ASUS ROG Flow X13 | A Proprietary eGPU Set-Up Worth Your Attention

by in General | Apr, 1st 2021

The Asus ROG Flow X13 has garnered a lot of attention, in no small part because of its proprietary (and obscenely expensive) eGPU. On paper, it’s quite a nifty package, but is it really worth it? Well, the answer would almost surely be a resounding “no” but it also depends on your individual workflow and use-case scenario. For some, splurging nearly $3000 on such a portable set-up does make sense — although they’re surely in the minority.

Still, there are some benefits, and even though this whole combo leaves a bit to be desired (or a lot, depending on how deep your wallet goes), there’s still a reason to talk about it. It is, at the very least, a short glimpse at the future, and we like what we’re seeing.

Before we delve any deeper into the topic, we need to first go over some technical stuff. We’ll try to keep it as short and sweet (not to mention simple) as possible. This isn’t supposed to be an exam for MIT nor anyone’s PhD thesis — we’ll go easy for the time being!

What’s an eGPU?

An eGPU is an acronym that stands for external graphics card. Why mankind has decided to create such a peculiar thing, however, is anyone’s guess. All jokes aside, it is an exciting concept; the sheer thought of separating a graphics card from its intended enclosure makes a lot of sense for a slew of different reasons.

Simply put, most folks don’t really need a beastly GPU — integrated ones will do just fine for everyday work and some web browsing. The only instances in which that’s not the case is either if you’re a gamer or someone who has a job that is a bit more hardware-intensive (with GPU-heavy workloads like 3D/video rendering or something else of that nature).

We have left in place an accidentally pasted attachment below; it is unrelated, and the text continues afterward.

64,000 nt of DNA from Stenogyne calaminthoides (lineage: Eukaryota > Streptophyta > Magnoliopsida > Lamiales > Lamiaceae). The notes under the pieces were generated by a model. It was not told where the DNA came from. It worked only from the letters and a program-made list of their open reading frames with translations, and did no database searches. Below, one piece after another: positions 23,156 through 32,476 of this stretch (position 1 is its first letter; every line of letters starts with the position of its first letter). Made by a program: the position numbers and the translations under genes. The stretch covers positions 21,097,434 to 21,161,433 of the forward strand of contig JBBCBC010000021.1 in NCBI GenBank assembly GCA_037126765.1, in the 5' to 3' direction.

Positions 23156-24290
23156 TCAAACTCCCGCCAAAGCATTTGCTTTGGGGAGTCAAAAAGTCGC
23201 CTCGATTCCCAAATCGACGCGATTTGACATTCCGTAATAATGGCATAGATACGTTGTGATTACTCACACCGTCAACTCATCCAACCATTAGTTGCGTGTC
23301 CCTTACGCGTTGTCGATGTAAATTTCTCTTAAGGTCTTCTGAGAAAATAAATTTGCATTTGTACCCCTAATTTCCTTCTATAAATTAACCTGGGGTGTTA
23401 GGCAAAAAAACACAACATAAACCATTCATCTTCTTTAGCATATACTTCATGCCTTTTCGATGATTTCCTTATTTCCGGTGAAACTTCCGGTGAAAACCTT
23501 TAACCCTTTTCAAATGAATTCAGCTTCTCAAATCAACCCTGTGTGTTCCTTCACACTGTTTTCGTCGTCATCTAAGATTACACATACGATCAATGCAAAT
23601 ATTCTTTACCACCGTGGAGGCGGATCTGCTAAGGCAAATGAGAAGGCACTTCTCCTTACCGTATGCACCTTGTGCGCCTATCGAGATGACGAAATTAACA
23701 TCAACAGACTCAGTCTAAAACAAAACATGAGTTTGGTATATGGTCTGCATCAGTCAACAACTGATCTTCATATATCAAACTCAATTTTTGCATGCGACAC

To game, you need a graphics card. To game comfortably, you need a really solid graphics card (depending on your preferred graphical settings and resolution of choice). Now, if you’re someone who’s stationary and doesn’t really move all that much (by which we mean daily commutes, or work-related travel), then there’s no reason whatsoever for you to ever purchase an eGPU. Just build a full-fledged gaming PC and call it a day.

If, however, you’re often commuting — and really want to slay some beasts in Doom or traverse the American frontier in Red Dead Redemption 2 during your downtime — then an eGPU might be of interest. You could also just buy a gaming laptop, but they’re often chunky, loud, and can burn a hole through the ground if left unattended. The bad ones run so hot they’ll keep you warm even in the harshest of winter nights, when the wind’s blowing and you feel like the world’s getting ripped to shreds. They’re a veritable furnace, albeit with a screen that refreshes at upwards of 144 times per second. A contemporary furnace, if you will. And if you’re especially “needy” and want as many frames as your machine can muster, then it’ll draw about as many watts from the wall as a nuclear power plant.

Gaming laptops often aren’t that good of an option, unless you’re willing to invest in one of the finer ones on the market. Still, even then, an enjoyable gaming experience is far from guaranteed.

An eGPU set-up, on the other hand, is a lot more flexible in nature. You can have a thin-and-light ultrabook on your person for those “simpler” tasks, and then when you return “back to base” all that’s standing in the way between you and a spectacular skirmish on Verdansk is a Thunderbolt 3 cable.